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Will Georgia’s Campus Carry Law Let UGA Tailgaters Pack Heat?

Photo Credit: Randy Schafer/file

Tailgaters at the Georgia-Auburn game in 2014.

The campus carry bill Gov. Nathan Deal signed last month explicitly bans guns at Sanford Stadium while allowing them on many other parts of the UGA campus. But officials are still grappling with at least one gray area—what the poorly worded law means for tailgaters.

The Macon Telegraph reports:

One scenario has raised an interesting question for Georgia: Given the fact that up to 100,000 fans, if not more, partake in tailgating festivities many hours before kickoff, how will the law be interpreted on its campus for a Saturday football game?

Georgia’s athletics department is unclear whether this law will strictly mean that guns are disallowed inside venues such as Sanford Stadium or if they will be banned from all tailgating sites. The University System of Georgia and attorneys likely are still sorting out the best way to enact the new law.

Athletics director Greg McGarity was reached twice during the past five days since the signing of the law and said he isn’t sure of the details yet. The University System of Georgia Regents declined further comment on the topic.

Two of HB 280’s sponsors, Rep. Mandi Ballinger (R-Canton) and Rep. Rick Jasperse (R-Jasper), did not respond to requests to comment. Deal’s office didn’t respond to multiple requests for clarification on the language either.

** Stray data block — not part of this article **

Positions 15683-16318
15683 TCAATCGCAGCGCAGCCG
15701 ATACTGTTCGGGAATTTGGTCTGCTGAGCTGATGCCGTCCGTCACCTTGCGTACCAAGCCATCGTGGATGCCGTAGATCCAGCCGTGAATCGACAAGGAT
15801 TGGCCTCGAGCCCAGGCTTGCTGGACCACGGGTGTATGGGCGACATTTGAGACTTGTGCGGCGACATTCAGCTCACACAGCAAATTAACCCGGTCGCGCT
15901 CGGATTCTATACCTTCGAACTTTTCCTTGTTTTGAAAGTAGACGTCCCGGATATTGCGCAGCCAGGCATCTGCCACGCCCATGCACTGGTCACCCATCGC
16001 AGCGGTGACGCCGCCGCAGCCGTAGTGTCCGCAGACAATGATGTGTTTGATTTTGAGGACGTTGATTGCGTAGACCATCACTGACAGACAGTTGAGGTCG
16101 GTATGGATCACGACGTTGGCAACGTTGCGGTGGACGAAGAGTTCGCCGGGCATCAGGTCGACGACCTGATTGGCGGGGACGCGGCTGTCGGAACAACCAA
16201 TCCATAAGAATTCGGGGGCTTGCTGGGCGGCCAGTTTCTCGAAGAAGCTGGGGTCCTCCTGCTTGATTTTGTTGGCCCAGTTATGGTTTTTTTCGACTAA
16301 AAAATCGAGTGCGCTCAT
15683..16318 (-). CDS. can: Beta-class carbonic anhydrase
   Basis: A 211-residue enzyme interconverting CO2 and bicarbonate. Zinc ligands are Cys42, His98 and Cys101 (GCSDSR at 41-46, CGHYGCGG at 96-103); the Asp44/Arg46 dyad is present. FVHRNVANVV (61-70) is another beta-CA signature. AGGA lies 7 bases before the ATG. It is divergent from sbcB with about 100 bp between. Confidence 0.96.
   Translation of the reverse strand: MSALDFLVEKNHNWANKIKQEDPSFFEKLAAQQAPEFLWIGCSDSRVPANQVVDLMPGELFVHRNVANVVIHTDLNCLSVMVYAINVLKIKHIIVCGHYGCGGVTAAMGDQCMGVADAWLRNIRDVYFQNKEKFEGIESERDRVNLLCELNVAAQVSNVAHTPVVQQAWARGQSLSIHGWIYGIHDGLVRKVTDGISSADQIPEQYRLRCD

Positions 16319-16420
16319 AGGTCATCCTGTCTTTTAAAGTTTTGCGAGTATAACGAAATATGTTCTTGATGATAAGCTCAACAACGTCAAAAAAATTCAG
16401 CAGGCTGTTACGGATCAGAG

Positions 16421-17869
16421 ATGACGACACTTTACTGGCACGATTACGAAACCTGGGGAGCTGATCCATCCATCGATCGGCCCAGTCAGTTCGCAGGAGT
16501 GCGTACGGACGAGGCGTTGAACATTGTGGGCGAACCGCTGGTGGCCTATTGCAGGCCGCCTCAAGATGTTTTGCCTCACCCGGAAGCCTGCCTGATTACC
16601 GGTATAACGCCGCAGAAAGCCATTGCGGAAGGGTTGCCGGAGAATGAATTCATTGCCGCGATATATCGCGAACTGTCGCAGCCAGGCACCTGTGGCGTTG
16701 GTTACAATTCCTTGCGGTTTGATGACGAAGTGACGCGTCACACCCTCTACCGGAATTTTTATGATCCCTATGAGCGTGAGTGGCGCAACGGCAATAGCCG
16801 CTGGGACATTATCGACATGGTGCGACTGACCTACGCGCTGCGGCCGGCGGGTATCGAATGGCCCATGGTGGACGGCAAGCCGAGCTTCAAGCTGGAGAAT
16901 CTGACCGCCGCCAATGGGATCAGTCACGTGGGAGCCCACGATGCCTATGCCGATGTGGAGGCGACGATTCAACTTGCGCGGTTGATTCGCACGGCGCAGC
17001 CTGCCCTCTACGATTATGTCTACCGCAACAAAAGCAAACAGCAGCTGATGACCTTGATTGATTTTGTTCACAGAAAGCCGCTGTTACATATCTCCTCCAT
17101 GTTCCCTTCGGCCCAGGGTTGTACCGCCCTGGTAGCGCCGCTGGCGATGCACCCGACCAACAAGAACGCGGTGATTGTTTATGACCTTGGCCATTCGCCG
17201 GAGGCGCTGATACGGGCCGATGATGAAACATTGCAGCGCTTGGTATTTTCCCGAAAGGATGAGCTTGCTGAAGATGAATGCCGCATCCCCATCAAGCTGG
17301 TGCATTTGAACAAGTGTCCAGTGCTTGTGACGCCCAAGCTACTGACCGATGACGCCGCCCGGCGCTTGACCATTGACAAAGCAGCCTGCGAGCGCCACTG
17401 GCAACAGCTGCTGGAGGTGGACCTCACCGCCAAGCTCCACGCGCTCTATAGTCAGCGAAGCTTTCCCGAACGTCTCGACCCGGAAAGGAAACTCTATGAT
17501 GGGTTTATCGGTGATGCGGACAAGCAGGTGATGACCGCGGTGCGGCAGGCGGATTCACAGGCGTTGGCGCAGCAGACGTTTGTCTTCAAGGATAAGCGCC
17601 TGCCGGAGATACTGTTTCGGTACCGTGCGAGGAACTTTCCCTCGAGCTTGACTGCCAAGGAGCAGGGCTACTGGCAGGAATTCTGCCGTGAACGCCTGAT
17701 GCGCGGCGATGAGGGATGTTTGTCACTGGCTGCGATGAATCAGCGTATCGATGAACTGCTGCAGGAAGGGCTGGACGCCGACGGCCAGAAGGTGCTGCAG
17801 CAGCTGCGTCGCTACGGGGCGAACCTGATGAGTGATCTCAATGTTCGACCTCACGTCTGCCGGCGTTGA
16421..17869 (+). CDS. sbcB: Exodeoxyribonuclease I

An opponent of the law, Rep. Scott Holcomb (D-Atlanta), said the phrasing is “100 percent unclear” and that it could wind up in litigation not too long after it goes into effect July 1.

“They use the term ‘athletic sporting events’ and ‘property used for athletic sporting events,’” Holcomb said. “One could definitely say, ‘Where people park is property used for athletic sporting events.’ Someone else could argue, ‘No, it’s just where the sporting event itself takes place.’ It’s not well constructed at all. It’s really poorly drafted.”

If fans are allowed to carry guns while tailgating, then the question is, what do they do with their guns when they walk into the stadium? It’s legal to leave them in their car, but many park several miles away.

And while guns may be allowed on campus, they’re not allowed in local bars and restaurants that ban them on private property, which creates another complication.

The same issues apply to dorm and fraternity and sorority house residents. Guns still aren’t allowed there, either, so where do those residents keep their guns at night if they want to carry them in class?

It might take somebody drawing on an ornery Auburn fan to send this issue to court to be settled.